Kingdom of the Spiders (1977)

A tarantula bites Shatner's face!
A tarantula bites Shatner’s face!

A veterinarian (William Shatner) and an entomologist (Tiffany Bolling) try to deal with swarms of extra-poisonous tarantulas that grow in number and threaten everyone living around Camp Verde in Arizona.

Poster
US poster

This is an enjoyable example of the eco-horror genre that flourished in the 70s/early 80s. The B movie story builds its threat level gradually, with the spider attacks focused initially on animals, then individual people, and finally the whole local community.

The tarantulas kill a bull
The tarantulas kill a bull
Bugs on the bed!
Bugs on the bed!

Shatner plays the hero, Dr. Robert ‘Rack’ Hansen, as an easy-going dude who’s maybe a bit too pushy with women he fancies (the entomologist and even his widowed sister-in-law!), and he is game enough to allow himself to be covered in real tarantulas at one point. His character is initially skeptical that spiders could be responsible for the deaths of local livestock, but he eventually accepts entomologist Diane Ashley’s hypothesis that the tarantulas have changed their habits due to the loss of their usual food supply (thanks to pesticide use). The spiders have now stopped being lone hunters and are forming swarms, attacking larger prey, including humans, using their venom to overpower their victims.

Shatner is swamped in spiders!
Shatner is swamped by spiders!
Hansen finds the body of his sister-in-law
Hansen finds the body of his sister-in-law
Shatner in trouble!
Shatner in trouble!

Director John ‘Bud’ Cardos handles the B movie action well, delivering several memorable sequences, including a tarantula attack on a farmer (Woody Strode) in his truck and another spider assault on a pilot (who squeals like a young girl!) that causes him to crash his crop duster plane. In one scene a scared woman uses a handgun to shoot a spider that is crawling on her hand… and she blows her own finger off!

Trying to remove a tarantula from your hand with a gun is not a good idea...
Trying to remove a tarantula from your hand with a gun is not a good idea…
The duster plane pilot has the world's highest-pitched scream!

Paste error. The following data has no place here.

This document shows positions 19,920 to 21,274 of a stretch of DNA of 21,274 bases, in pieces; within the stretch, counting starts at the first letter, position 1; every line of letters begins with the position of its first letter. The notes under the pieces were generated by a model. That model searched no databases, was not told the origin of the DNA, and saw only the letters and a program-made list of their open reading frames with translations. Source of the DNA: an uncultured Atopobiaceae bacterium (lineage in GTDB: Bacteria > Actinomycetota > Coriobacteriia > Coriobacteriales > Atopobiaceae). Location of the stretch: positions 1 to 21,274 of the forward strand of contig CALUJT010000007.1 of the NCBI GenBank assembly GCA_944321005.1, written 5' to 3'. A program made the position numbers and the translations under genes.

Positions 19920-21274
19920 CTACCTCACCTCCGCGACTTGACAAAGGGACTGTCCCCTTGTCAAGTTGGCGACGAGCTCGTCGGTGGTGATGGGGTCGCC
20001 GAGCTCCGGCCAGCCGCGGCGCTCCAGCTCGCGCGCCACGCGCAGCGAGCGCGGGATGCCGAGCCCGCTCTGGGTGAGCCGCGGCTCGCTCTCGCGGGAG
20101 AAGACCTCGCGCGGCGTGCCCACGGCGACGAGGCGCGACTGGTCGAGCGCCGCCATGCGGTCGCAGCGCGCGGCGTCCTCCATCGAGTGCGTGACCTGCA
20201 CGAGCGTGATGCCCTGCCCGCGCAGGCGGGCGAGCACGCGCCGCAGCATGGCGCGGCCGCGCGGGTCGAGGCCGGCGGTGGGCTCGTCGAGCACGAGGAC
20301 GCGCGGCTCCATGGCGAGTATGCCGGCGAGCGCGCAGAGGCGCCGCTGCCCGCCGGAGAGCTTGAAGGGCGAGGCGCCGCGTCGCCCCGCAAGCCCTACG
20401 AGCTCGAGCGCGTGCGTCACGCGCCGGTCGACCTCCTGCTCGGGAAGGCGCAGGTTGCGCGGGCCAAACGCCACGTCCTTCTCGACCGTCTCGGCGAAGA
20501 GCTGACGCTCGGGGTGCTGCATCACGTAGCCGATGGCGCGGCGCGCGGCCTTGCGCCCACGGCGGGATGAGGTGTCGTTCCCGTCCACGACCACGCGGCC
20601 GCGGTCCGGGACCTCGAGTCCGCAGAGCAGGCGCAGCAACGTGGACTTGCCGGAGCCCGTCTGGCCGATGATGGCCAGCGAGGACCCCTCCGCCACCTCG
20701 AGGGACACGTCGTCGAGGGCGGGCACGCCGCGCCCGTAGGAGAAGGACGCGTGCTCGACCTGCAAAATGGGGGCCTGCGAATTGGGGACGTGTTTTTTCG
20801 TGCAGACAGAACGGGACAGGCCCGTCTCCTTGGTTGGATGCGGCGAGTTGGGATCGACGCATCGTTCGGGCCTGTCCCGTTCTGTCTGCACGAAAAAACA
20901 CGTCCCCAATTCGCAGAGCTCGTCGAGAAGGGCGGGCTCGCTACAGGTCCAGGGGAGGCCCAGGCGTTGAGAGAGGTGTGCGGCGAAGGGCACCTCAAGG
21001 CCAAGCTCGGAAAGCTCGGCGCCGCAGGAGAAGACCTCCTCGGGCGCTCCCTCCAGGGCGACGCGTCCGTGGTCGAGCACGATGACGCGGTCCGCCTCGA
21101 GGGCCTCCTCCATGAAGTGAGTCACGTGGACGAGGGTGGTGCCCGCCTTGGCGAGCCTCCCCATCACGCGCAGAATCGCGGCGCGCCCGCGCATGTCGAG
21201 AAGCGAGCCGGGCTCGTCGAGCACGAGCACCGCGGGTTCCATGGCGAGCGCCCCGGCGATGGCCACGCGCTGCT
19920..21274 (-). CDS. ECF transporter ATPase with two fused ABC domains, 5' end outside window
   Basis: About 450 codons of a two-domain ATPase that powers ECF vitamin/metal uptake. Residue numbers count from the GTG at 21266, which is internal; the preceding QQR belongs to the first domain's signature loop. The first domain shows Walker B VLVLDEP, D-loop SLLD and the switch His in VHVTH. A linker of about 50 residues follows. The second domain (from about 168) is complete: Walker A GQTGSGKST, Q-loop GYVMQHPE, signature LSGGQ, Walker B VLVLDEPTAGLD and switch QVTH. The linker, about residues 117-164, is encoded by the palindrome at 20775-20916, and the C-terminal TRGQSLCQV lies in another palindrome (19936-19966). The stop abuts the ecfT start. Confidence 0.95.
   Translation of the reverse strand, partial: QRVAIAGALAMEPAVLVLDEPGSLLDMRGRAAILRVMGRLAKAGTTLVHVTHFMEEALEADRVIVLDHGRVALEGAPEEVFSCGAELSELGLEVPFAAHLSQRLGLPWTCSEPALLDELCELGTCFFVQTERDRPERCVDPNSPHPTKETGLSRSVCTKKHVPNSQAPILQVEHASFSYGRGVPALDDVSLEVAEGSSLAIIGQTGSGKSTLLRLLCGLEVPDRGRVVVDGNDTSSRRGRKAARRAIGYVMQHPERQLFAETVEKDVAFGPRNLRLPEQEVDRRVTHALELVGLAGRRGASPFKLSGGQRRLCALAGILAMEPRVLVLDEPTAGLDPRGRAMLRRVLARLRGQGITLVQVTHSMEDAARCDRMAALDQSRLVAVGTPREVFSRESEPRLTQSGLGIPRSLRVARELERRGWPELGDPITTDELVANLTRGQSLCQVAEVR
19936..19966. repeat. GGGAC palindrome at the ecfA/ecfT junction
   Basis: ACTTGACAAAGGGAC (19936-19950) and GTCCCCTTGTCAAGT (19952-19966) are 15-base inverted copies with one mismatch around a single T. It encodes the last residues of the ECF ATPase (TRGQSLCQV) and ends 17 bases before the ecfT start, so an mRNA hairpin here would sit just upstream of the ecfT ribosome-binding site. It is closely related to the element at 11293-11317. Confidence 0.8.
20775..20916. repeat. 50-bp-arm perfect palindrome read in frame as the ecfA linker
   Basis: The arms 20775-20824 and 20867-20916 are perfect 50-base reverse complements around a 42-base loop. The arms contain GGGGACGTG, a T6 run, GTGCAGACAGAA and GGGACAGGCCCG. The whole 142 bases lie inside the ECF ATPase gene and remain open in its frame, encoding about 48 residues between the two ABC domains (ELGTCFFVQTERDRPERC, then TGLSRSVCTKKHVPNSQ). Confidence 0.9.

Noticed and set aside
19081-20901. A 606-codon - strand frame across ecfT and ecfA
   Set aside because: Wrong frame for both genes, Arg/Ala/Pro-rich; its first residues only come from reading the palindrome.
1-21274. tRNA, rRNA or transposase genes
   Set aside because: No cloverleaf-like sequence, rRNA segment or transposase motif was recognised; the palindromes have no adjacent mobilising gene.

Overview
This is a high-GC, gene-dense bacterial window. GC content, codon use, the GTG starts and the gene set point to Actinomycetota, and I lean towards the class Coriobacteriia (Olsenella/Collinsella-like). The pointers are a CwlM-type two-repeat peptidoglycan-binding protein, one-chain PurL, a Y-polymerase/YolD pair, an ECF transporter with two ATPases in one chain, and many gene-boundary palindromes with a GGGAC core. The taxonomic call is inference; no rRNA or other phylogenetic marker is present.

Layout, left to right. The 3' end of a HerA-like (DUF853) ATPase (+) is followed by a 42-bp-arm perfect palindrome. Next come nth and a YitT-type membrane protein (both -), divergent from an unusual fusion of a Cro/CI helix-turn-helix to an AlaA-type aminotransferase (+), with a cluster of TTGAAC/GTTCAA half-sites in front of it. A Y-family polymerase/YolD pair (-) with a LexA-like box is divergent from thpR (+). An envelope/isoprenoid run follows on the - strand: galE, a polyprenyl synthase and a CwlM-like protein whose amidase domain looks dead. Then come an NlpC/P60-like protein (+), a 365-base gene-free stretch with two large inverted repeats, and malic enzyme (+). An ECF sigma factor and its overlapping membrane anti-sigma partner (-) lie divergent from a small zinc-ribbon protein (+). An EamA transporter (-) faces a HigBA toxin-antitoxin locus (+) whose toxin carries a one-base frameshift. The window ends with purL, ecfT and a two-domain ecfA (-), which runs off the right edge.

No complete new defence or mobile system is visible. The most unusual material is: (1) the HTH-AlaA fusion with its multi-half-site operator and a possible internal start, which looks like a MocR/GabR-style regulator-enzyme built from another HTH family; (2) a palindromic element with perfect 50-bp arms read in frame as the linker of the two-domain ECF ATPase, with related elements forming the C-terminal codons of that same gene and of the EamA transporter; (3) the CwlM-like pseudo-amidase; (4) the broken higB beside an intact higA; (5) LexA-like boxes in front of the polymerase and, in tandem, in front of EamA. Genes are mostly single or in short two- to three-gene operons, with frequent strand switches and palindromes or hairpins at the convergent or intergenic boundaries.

The duster plane pilot has the world’s highest-pitched scream!
All webbed-up
All webbed-up
Woody Strode's cocooned body is discovered in his crashed truck
Woody Strode’s cocooned body is discovered in his crashed truck

Cardos also delivers a pretty cool sequence later in the film, where we witness the spiders attacking the townsfolk, with loads of screaming citizens desperately trying to get into the sheriff’s car, only for the lawman to end up being crushed beneath a falling water tower.

Crunch!
Crunch!

KINGDOM OF THE SPIDERS reaches a finale similar to THE BIRDS (1963), focusing on a small group of people under siege from the killer creatures in a boarded-up building. The ending (also like the Hitchcock movie) is quite abrupt and leaves the characters’ ultimate fate uncertain, as Hansen discovers that the entire area is now covered in spider webbing.

A decent animal-attack flick, KINGDOM OF THE SPIDERS uses its rural locations well and peppers its running time with cool shots of ‘spider hills’, tarantulas dropping out of air vents and victims cocooned in white spider webs.

Cocooned!
Cocooned!
They're crawlin' everywhere!
They’re crawlin’ everywhere!

Some posters for the movie…

French poster
French poster
Thai poster
Thai poster
US poster
US poster
Australian daybill poster
Australian daybill poster
UK quad poster: a double bill with The Redeemer
UK quad poster: a double bill with The Redeemer

Here’s a Mexican lobby card…

Mexican lobby card
Mexican lobby card

A VHS sleeve from the UK…

'A wild science fiction nightmare'
‘A wild science fiction nightmare’

Finally, here’s the paperback novelisation of the Shat-tastic film…

Written by Bernard J Hurwood
Written by Bernard J Hurwood

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